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Assume a simple aspx data entry page in which admin user can upload an image as well as some other data. They are stored in database and the next time admin visits that page to edit record, image data fetched and a preview generated and saved to disk (using GDI+) and the preview is shown in an image control.

This procedure works fine for the first time however if the image changes (a new one uploaded) the next time the page is surfed it shows previously uploaded image. I debugged the application and everything works correct. The new image data is in database and new preview is stored in Temp location however the page shows previous one. If I refresh the page it shows the new image preview. I should mention that preview is always saved to disk with one name (id of each record as the name).

I think that is because of IE and other browsers use client cache instead of loading images each time a page is surfed. I wonder if there is a way to force the client browser to refresh itself so the newly uploaded image is shown without user intervention.

Thanks and appreciation in advance,

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Did either of these suggestions meet your need? –  jasonmp85 Jun 3 '10 at 10:09
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2 Answers

up vote 3 down vote accepted

The easiest way would be to have your application change the file name of the image every time you upload a new image.

Perhaps by appending a date or a date and a time to the end of the image file name.

Or, you can try setting the Cache Control in the HTML header: <META HTTP-EQUIV="CACHE-CONTROL" CONTENT="NO-CACHE">

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+1 This approach has worked in the past for me. In particular, when releasing a new version of a site with new images. We included the version number in the url for our images. In your case, you should come up with a means of incrementing a version on an image by image basis. A nice little string parsing exercise for you maybe. One caveat is that any images that are referenced in css stylesheets do not work too well with this approach, but this should not affect you in this case. –  Daniel Dyson May 20 '10 at 9:49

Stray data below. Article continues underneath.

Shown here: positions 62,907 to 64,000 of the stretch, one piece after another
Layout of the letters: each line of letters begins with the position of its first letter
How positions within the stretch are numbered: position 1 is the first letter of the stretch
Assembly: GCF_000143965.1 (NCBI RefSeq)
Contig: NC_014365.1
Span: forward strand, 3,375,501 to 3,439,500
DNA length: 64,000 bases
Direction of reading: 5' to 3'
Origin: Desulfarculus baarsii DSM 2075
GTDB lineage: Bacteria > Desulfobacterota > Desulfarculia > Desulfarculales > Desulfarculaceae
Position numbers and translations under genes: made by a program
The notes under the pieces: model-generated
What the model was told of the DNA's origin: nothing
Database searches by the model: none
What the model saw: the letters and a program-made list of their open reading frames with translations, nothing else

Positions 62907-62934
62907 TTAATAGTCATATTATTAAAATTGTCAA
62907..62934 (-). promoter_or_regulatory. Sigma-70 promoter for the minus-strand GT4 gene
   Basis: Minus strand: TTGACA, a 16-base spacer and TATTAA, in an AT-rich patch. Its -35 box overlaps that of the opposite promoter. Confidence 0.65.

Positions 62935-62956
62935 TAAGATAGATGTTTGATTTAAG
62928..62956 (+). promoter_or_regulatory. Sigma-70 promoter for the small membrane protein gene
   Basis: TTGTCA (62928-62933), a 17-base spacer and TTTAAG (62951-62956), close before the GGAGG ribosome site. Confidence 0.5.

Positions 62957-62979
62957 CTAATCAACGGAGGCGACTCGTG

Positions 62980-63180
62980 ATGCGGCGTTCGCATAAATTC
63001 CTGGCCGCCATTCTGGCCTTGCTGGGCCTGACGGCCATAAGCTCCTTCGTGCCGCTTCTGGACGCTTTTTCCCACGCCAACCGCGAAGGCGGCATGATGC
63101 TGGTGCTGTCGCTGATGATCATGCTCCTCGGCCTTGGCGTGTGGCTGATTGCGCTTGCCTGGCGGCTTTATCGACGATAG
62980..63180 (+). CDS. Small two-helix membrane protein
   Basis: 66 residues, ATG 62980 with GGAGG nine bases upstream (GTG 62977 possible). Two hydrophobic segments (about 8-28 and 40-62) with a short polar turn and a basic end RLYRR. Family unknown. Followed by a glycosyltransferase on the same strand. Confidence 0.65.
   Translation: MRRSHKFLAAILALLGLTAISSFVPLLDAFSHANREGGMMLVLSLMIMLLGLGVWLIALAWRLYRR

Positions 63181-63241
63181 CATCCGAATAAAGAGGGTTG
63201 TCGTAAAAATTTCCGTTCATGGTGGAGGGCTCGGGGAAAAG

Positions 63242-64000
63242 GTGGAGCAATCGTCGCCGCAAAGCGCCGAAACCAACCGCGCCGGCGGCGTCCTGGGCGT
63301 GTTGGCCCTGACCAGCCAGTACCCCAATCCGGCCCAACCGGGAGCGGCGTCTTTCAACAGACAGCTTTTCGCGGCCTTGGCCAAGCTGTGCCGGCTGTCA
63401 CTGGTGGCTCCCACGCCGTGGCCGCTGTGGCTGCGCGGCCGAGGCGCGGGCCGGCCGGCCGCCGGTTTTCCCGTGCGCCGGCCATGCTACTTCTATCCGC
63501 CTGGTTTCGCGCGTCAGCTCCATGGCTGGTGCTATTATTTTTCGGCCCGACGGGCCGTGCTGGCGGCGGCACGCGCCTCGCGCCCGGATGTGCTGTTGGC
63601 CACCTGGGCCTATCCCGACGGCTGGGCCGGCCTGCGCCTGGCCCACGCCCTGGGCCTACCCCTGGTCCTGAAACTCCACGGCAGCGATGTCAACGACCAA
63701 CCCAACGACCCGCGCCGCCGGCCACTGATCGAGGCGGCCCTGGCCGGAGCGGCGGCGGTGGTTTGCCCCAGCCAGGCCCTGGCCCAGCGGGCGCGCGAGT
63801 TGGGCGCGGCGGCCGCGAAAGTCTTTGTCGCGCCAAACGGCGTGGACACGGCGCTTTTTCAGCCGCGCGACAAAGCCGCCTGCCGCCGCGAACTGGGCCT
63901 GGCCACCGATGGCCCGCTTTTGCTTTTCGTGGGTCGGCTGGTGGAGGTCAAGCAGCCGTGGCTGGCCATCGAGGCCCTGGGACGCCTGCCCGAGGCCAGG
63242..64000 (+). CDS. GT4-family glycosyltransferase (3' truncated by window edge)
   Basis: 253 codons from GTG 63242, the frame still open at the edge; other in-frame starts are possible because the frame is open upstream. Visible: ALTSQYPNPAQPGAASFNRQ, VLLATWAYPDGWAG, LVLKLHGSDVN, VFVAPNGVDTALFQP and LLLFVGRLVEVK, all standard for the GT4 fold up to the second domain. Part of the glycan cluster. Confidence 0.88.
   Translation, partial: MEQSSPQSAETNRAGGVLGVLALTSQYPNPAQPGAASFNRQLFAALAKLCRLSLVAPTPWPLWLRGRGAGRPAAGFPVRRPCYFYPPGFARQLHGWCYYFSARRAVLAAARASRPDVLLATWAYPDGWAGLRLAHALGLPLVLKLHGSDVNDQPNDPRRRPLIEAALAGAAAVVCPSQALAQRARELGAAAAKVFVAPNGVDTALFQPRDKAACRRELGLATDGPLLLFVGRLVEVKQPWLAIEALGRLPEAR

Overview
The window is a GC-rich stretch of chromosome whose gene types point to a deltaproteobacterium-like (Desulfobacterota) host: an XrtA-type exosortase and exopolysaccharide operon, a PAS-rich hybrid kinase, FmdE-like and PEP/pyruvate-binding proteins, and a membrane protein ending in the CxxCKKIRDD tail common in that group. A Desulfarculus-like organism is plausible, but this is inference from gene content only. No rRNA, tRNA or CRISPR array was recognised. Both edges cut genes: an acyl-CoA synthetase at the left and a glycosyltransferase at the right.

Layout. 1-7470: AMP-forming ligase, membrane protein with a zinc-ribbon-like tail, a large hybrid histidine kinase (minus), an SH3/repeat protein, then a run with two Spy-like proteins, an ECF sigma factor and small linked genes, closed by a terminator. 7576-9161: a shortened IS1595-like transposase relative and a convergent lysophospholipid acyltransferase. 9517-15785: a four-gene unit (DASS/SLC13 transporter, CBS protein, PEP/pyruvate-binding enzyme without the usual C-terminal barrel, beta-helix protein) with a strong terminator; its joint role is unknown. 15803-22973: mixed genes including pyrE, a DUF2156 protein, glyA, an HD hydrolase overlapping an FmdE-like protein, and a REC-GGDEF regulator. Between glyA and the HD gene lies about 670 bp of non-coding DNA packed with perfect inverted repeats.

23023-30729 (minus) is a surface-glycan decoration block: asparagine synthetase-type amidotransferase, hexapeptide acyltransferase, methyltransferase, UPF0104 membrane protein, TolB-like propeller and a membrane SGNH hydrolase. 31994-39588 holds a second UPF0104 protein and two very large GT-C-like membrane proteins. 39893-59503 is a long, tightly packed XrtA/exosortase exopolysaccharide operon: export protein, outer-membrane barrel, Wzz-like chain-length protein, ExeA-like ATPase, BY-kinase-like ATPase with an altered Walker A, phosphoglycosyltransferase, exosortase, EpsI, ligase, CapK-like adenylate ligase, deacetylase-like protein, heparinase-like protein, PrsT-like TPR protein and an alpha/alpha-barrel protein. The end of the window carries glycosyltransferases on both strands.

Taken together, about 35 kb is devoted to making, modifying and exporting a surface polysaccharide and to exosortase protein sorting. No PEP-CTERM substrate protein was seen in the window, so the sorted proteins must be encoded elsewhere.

Another thing. Be aware that @Gilbert's answer is a two part answer: Change the file name OR set Cache Control. I am advocating the first part, changing the filename, but not the second part, "NO-CACHE" as the latter would mean you lost the benefit of clientside caching when the image is not changed. –  Daniel Dyson May 20 '10 at 9:52
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The HTTP Spec contains various headers used to convey information about the "cacheability" of resources to clients. Wikipedia also has a good summary here.

Basically, when a server hands the client some resource, it comes with various metadata. Based on this metadata, the client decides whether or not to cache the resource, and if so, for how long.

You can solve your problem various ways. The easiest way may just be to always set the Expires header on your image response to a value of January 1, 1970 (Unix Epoch). This will tell the client to expire the cache entry in 1970. Since it's always past 1970, the client will never cache the resource and will always request a new copy.

This approach does have its downsides, namely that you needlessly incur extra bandwidth and load on the server if the image never changes. That's where the ETag and LastModified headers come in.

The server can calculate a short hash for every resource. Let's say one image's hash works out to a423fedc. The client will store this hash and when asking for the resource a second time, provide it to the server using the If-None-Match request header. If the server calculates that the ETag for that resource is unchanged, it will just send back a 304 Not Modified and the client can use the cached version. ETags are explained further here.

But I think the best solution in your case is the Last-Modified header. The server will send a date corresponding to the last time an image was modified. Upon reloading the page, the client sends back this same date as part of the If-Modified-Since header. If the image has been modified since that date, the server sends the updated image. If not, it sends back the 304 Not Modified code.

I'm not an ASP developer, so I can't tell you how to set these headers on your response, but if you can figure out how, every web browser will do the caching correctly. I did find this article which looks like it can tell you how to do this in ASP-land, but just knowing about the headers should be enough to get you started.

For debugging, it's a good idea to test with a browser like Firefox using the Firebug plugin. It can show you the headers on your requests and responses, so you know what's actually going over the wire. If you are using a cached version, or if the server isn't returning new data, you'll actually see the 304 response in Firebug, which can be useful.

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